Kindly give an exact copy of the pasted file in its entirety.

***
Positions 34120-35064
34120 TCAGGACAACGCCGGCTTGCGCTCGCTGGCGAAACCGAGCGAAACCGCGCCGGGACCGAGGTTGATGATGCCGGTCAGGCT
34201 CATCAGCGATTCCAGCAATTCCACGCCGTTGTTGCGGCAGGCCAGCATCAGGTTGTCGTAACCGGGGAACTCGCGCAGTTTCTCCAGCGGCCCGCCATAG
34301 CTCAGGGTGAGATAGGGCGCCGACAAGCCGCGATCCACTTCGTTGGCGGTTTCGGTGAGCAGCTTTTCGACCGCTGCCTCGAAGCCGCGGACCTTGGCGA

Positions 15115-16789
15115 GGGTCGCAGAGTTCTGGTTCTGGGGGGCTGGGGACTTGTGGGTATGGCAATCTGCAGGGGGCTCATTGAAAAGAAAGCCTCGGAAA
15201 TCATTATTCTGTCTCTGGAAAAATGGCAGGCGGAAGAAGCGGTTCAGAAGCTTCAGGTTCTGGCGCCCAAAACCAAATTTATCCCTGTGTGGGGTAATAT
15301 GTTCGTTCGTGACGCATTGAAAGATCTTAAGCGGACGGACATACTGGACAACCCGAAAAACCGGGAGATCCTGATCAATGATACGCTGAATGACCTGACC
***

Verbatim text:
Positions 34120-35064
34120 TCAGGACAACGCCGGCTTGCGCTCGCTGGCGAAACCGAGCGAAACCGCGCCGGGACCGAGGTTGATGATGCCGGTCAGGCT
34201 CATCAGCGATTCCAGCAATTCCACGCCGTTGTTGCGGCAGGCCAGCATCAGGTTGTCGTAACCGGGGAACTCGCGCAGTTTCTCCAGCGGCCCGCCATAG
34301 CTCAGGGTGAGATAGGGCGCCGACAAGCCGCGATCCACTTCGTTGGCGGTTTCGGTGAGCAGCTTTTCGACCGCTGCCTCGAAGCCGCGGACCTTGGCGA

Positions 15115-16789
15115 GGGTCGCAGAGTTCTGGTTCTGGGGGGCTGGGGACTTGTGGGTATGGCAATCTGCAGGGGGCTCATTGAAAAGAAAGCCTCGGAAA
15201 TCATTATTCTGTCTCTGGAAAAATGGCAGGCGGAAGAAGCGGTTCAGAAGCTTCAGGTTCTGGCGCCCAAAACCAAATTTATCCCTGTGTGGGGTAATAT
15301 GTTCGTTCGTGACGCATTGAAAGATCTTAAGCGGACGGACATACTGGACAACCCGAAAAACCGGGAGATCCTGATCAATGATACGCTGAATGACCTGACC